Glad I Didn't Stay Up
Seen off Rt. 117 in Chappaqua, New York

What We're Looking at Here Is a Nash Equilibrium

From Kevin Drum in the wee hours comes this insightful post:

A COUNTRY IN AMBER....Based on how the final few states are looking at the moment, the most remarkable thing about this presidential election is how nearly identical it is to 2000. Right now, it looks like no more than two or three states will flip from red to blue or vice versa.

As I said the other day, a difference of one or two percentage points makes a big objective difference, since one guy wins and the other doesn't, but it means almost nothing about the direction of the country. We're almost exactly where we were four years ago.

Which, really, is an amazing thing. You'd think an event like 9/11 would act as a catalyst that blows apart existing political dynamics and realigns the electorate, but instead it seems to have cemented it into place. Not only are we at the same place we were four years ago, but the divisions are actually more entrenched than ever.

It hardly seems possible that this can last forever, but if 9/11 didn't realign the electorate, what will?

And indeed, I can name four or five things that seem as if they've changed everything, but perhaps they've changed nothing. Perhaps US politics is locked into a Nash Equlilbrium, a concept in game theory originated by John Nash. Wikipedia has a good description of the Nash Equilibrium. Here is the most crucial bit:

A Nash equilibrium for a mixed strategy game is stable if a small change (specifically a infinitesimal change) in probabilities for one player leads to a situation where two conditions hold:
1. the player who did not change has no better strategy in the new circumstance

2. the player who did change is now playing with a strictly worse strategy
If these cases are both met, then a player with the small change in their mixed-strategy will return immediately to the Nash equilibrium. The equilibrium is said to be stable. If condition one does not hold then the equilibrium is unstable. If only condition one holds then there are likely to be an infinite number of optimal strategies for the player who changed. John Nash showed that the latter situation could not arise in a range of well-defined games.

Regardless of how Ohio comes out, neither political party got what they wanted from this election. That much is obvious.

(And it isn't pretty to have the election decided by a state where the wait to vote could be up to eight hours. Presumably, local government knows how many registered voters live in each precinct. There is no good excuse for this I can think of. Is Ohio some kind of fledgling democracy? Surely they've held elections before and have the know-how to apportion voting machines. Yes? For places that had really long waits someone must have set a maximum figure for acceptable voter turnout that is significantly below 100%.)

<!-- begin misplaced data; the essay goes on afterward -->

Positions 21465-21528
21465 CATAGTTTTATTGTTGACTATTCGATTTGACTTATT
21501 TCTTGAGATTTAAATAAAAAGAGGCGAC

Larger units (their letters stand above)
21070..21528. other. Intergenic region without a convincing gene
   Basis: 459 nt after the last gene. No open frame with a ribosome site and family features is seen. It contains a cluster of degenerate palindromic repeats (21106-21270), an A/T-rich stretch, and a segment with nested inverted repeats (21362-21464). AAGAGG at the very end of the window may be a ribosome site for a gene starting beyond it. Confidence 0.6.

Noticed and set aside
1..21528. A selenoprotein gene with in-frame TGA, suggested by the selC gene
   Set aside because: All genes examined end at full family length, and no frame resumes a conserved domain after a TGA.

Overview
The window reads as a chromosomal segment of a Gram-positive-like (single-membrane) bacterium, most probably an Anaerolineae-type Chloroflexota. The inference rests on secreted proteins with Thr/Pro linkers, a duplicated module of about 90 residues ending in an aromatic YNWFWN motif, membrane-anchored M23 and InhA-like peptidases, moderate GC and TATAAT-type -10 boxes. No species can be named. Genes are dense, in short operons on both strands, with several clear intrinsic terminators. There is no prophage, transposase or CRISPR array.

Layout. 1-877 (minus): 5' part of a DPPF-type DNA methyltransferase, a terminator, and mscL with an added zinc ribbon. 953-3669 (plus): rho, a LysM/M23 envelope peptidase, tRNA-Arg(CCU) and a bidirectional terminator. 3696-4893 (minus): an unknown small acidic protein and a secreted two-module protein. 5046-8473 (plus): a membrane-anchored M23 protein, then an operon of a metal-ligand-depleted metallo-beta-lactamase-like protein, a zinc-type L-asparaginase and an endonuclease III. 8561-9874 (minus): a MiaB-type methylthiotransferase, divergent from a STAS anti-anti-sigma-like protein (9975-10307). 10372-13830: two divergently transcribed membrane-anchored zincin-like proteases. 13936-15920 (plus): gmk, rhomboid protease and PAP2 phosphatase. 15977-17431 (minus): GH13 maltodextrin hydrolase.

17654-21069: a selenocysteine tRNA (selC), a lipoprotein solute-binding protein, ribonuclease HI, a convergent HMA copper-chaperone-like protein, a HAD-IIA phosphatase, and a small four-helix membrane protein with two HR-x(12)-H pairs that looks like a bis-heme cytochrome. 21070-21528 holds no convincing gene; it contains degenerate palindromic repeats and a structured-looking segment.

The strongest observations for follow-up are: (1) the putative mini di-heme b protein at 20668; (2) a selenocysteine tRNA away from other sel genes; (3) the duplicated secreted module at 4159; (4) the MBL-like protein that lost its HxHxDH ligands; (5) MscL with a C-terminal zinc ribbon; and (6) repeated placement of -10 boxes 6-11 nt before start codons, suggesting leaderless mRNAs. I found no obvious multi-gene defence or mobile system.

One somewhat creepy aspect of this election was the extent to which the candidates were similar. The New York Time remarks:

Since World War II, no two candidates have had such strikingly similar backgrounds of class and privilege, with so many points of overlap. These two not only attended Yale University two years apart, but were also members of the same secret society there, Skull and Bones.

There is a certain uncanniness to a political evolutionary process that would produce such similar candidates. This was not a Coke vs. Pepsi election in which the candidates were marketed as being as similar as possible like Bush vs. Gore. But in the fundamental things that we think or as molding human character, they are more similar than Bush and Gore.

Regardless of how Ohio turns out, it seems to me the biggest question is how we're going to get out of this box. If in fact we are looking at a Nash equilibrium, the only way out is to think outside the box; WAY outside the box.

UPDATE: I see that Jordan Ellenberg (Princeton mathematician and novelist) was exploring this idea on a more limitied scale in Slate on October 25th.

A FURTHER THOUGHT: A couple of people who know something about math have suggested that I'm oversimplifying. Well, of course I'm oversimplifying. The presidential election is way too complicated a system to make detailed mathematical arguments regarding Nash equilibria. But like the concept of fractals, where the existence of the concept gives you a feeling of recognition when you look at (say) a piece of cauliflower, I find the Nash equilibrium concept very suggestive of the current shape of US electoral politics.